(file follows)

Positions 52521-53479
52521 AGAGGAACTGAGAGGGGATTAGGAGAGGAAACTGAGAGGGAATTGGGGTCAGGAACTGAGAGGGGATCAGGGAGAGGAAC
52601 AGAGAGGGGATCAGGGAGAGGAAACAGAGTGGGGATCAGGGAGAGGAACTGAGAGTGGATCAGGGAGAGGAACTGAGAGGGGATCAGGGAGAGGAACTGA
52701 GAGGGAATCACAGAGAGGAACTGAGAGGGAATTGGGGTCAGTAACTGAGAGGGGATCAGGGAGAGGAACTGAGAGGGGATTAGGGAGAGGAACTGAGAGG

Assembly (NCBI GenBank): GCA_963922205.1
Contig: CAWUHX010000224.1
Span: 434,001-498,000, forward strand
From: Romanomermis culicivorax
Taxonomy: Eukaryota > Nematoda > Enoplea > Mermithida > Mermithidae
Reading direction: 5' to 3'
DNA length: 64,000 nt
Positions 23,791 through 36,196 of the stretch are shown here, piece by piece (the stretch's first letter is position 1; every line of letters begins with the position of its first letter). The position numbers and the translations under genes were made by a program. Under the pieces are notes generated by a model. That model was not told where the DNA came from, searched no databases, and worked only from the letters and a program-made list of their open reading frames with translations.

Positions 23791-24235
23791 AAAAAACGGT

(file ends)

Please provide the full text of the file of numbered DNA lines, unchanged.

Positions 52521-53479
52521 AGAGGAACTGAGAGGGGATTAGGAGAGGAAACTGAGAGGGAATTGGGGTCAGGAACTGAGAGGGGATCAGGGAGAGGAAC
52601 AGAGAGGGGATCAGGGAGAGGAAACAGAGTGGGGATCAGGGAGAGGAACTGAGAGTGGATCAGGGAGAGGAACTGAGAGGGGATCAGGGAGAGGAACTGA
52701 GAGGGAATCACAGAGAGGAACTGAGAGGGAATTGGGGTCAGTAACTGAGAGGGGATCAGGGAGAGGAACTGAGAGGGGATTAGGGAGAGGAACTGAGAGG

Assembly (NCBI GenBank): GCA_963922205.1
Contig: CAWUHX010000224.1
Span: 434,001-498,000, forward strand
From: Romanomermis culicivorax
Taxonomy: Eukaryota > Nematoda > Enoplea > Mermithida > Mermithidae
Reading direction: 5' to 3'
DNA length: 64,000 nt
Positions 23,791 through 36,196 of the stretch are shown here, piece by piece (the stretch's first letter is position 1; every line of letters begins with the position of its first letter). The position numbers and the translations under genes were made by a program. Under the pieces are notes generated by a model. That model was not told where the DNA came from, searched no databases, and worked only from the letters and a program-made list of their open reading frames with translations.

Positions 23791-24235
23791 AAAAAACGGT